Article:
The construction will start in 2019 and is scheduled to be completed in five years, with the possibility of connecting power from the farm to Morocco's national grid, Soluna CEO John Belizaire told Reuters. Completion of the facility will reportedly cost $1.4 billion to $2.5 billion.
The site will reportedly be 37,000 acres in one of the windiest climates, which is perfect for a wind farm powering a large blockchain computing center that requires huge amounts of electricity.
Belizaire told Reuters that Soluna won't trade cryptocurrency in Morocco due to local officials' warnings about using the currency, but it will support blockchain networks by offering calculation capacities to foreign companies in exchange for foreign currency.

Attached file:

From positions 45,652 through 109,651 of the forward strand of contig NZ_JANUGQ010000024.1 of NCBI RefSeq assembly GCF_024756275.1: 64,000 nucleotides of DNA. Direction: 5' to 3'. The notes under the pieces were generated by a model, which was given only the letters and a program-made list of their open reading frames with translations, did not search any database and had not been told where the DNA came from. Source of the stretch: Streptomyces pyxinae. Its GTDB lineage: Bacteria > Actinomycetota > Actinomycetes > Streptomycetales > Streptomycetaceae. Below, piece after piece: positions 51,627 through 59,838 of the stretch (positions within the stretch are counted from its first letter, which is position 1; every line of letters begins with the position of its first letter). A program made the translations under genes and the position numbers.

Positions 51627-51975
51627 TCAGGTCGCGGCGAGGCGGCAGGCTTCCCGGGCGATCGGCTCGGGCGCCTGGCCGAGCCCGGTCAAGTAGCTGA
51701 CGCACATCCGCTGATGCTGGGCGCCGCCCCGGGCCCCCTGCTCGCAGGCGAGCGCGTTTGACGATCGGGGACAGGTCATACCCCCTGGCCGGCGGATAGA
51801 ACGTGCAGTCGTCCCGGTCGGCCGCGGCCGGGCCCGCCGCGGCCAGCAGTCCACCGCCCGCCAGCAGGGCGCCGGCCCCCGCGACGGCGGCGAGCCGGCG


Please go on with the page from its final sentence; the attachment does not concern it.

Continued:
At this point, who isn't mining cryptocurrency? Even Google co-founder Sergey Brin said earlier in July that he was mining Ethereum.
Soluna is also reportedly backed by Brookstone Partners, a US private equity firm, and may look for large institutional investors in the future.
Soluna and the Moroccan Embassy didn't respond to requests for comment.